Network/Gateway Security 

This should include some type of email protection even if you are using an outside source (Gmail, Office 365, Hosted solution) to host your email. You should also have a firewall with a strong IPS/IDS (intrusion protection system/intrusion detection system). Use VPNs whenever possible. This includes cloud and virtual. Do not make the mistake of assuming that these technologies make your network safer.

Also, please do not use a consumer class gateway/firewall. And if you insist on using one, change the default password!

Establish a Security Policy

This one may sound simple but it is possibly the most important and hardest to implement. You need to train your users. You need to train yourself. You need to have plans in place in case something does happen.

Ransomware: It's is not just a scare tactic
Ransomware: It is not just a scare tactic

What to do if you think you have been hacked

What should you do if you think you have been hacked? Is there a new big site that has been hacked in the news? Not a surprise. What about those small sites that don’t even know they have been hacked that never make the news? Is something strange going on with one of your accounts?

First and foremost, change your passwords. If you use the same password for your e-mail as your hacked account, change it immediately before you doing anything else. You should use different passwords for different accounts. Especially your e-mail account!


How do you know?

Check your account activity. Does your account say you have done something or purchased something that you know you did not? Has your contact information or any other settings been altered in any way?

Check your inbox and deleted items.  Have you signed up for new services that you don’t remember signing up for?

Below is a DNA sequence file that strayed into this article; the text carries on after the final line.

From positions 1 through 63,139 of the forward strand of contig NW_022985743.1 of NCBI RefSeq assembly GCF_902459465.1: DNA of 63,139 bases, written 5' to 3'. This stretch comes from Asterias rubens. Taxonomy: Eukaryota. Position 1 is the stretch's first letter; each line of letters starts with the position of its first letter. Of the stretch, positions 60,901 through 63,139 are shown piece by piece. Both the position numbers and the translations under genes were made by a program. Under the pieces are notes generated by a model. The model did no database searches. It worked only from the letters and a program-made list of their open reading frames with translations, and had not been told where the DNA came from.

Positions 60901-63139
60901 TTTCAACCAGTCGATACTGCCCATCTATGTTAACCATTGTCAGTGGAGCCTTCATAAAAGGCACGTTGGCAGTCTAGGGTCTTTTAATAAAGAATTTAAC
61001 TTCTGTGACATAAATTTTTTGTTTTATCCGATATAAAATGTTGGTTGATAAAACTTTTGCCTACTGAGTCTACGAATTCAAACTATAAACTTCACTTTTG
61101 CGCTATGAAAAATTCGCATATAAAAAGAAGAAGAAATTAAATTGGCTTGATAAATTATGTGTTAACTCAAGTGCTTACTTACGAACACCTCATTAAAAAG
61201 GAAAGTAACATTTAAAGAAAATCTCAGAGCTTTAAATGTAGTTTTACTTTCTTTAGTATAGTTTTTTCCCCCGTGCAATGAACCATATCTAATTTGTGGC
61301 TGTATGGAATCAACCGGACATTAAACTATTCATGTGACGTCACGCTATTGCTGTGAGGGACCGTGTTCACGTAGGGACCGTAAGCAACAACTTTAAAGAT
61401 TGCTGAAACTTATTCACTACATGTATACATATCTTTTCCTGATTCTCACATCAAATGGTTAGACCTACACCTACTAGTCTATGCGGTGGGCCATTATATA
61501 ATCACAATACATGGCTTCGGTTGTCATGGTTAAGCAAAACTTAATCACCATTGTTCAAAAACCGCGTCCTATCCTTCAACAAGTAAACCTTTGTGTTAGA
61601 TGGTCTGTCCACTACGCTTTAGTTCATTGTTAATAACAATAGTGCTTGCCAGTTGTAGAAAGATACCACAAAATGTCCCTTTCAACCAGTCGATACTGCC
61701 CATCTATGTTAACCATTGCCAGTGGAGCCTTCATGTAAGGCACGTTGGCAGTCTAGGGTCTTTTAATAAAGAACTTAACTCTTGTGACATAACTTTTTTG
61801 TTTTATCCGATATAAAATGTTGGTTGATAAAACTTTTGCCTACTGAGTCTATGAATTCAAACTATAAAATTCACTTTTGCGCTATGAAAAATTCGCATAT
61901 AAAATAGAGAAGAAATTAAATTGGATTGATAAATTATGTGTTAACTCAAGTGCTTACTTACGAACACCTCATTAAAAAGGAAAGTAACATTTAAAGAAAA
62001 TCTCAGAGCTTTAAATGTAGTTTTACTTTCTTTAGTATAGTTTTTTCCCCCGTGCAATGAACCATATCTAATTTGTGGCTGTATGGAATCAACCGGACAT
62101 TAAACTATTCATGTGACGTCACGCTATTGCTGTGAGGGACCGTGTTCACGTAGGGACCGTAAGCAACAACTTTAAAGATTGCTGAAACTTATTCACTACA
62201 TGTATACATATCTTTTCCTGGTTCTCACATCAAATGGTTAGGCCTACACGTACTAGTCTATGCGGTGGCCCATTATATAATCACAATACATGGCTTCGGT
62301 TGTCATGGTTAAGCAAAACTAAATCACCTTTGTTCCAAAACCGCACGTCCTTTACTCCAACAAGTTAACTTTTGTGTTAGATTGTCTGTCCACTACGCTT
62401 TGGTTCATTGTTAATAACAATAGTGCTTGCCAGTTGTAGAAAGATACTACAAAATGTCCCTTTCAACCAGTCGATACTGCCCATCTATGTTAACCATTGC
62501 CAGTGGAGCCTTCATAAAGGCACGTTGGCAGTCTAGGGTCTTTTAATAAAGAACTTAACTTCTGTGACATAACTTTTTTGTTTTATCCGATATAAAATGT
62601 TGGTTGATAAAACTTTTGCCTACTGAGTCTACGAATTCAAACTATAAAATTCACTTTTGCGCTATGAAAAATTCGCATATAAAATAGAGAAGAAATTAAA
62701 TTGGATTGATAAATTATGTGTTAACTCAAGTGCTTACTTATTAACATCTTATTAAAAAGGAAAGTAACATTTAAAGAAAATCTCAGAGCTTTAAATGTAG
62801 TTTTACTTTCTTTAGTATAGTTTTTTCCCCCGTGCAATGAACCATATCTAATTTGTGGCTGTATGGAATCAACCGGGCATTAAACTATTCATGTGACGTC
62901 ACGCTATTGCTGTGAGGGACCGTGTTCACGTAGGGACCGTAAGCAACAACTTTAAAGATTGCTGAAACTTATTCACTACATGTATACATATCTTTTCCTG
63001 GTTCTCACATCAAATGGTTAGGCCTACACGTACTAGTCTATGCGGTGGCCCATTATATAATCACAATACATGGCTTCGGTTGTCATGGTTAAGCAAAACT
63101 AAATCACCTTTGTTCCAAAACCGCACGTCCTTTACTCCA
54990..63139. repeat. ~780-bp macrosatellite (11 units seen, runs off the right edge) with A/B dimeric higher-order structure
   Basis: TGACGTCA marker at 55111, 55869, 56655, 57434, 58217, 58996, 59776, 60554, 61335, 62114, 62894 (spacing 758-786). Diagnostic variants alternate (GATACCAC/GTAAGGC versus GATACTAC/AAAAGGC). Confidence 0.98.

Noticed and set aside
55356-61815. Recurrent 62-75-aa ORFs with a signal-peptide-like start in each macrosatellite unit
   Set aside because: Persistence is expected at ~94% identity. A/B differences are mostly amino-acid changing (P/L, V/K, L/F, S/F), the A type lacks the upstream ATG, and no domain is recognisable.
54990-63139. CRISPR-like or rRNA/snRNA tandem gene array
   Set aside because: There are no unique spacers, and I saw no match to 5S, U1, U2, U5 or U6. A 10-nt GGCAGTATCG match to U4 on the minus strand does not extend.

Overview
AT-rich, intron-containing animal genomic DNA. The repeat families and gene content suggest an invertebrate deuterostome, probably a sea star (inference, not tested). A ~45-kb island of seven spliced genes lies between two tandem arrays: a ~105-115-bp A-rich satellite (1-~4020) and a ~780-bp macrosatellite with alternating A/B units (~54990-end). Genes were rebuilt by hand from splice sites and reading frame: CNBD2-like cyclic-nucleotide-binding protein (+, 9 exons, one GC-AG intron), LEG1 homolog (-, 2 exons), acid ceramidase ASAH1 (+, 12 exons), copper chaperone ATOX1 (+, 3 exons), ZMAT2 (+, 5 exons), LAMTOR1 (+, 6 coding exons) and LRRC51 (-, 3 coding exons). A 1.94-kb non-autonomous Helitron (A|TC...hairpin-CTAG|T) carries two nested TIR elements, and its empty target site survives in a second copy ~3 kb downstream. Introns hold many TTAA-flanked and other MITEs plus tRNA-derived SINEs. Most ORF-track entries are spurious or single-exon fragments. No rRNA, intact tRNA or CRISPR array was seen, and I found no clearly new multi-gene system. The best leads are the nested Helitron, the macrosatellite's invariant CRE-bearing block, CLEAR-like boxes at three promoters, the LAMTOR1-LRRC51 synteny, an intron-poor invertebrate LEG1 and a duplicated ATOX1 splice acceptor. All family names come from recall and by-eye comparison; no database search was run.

Is your computer or device running slower than usual or behaving in odd ways? Use a malware scanner and virus scanner to check your devices thoroughly.

These could all be signs that you have been hacked. Even if these don’t appear in your accounts or computer, but you know you logged into one of those big sites in the news, reset your passwords anyway.


Reset your passwords

Make sure you use different complex passwords at each site.  Especially your e-mail account! Did I type that already?  Of course, I did! It is important. One of the easiest ways to keep track of and generate complex passwords is with a password manager.  Check our password manager article out here. Password managers like LastPass can be integrated into your workplace.  I still love LastPass and even use it on my phone now. If you used unique complex passwords at all your sites, you would only have to worry about the hacked one.

Not sure what password to use or what is a complex password?  Try these links:  Microsoft password checker, Password Generator

Use two-factor (2FA) authentication whenever possible. You should be thinking about your email here! Most of the big free email providers offer some level of 2FA. Also, consider using biometrics to ease the pain of entering passwords.

If it is too late and someone else changed your passwords, most of the major services have a system to recover your accounts. Rember that part about 2FA and using a different password for your e-mail? Well here is where it can really help since most of these services send a link to your email.


Let other people know

You should let your contacts know you think you have been hacked. One the way hackers attempt to use your hacked accounts is by sending messages or e-mails to people that trust you. They are more likely to follow a link or believe something you sent.


De-Authorize your apps

If you were hacked, there is a good chance the hacker logged into a device and authorized apps too.  This means even if you change your password, they will still have access.  You can usually find this feature under the security settings of the service you allowed access too.  Here are links to the big ones: Google, Facebook, and Twitter.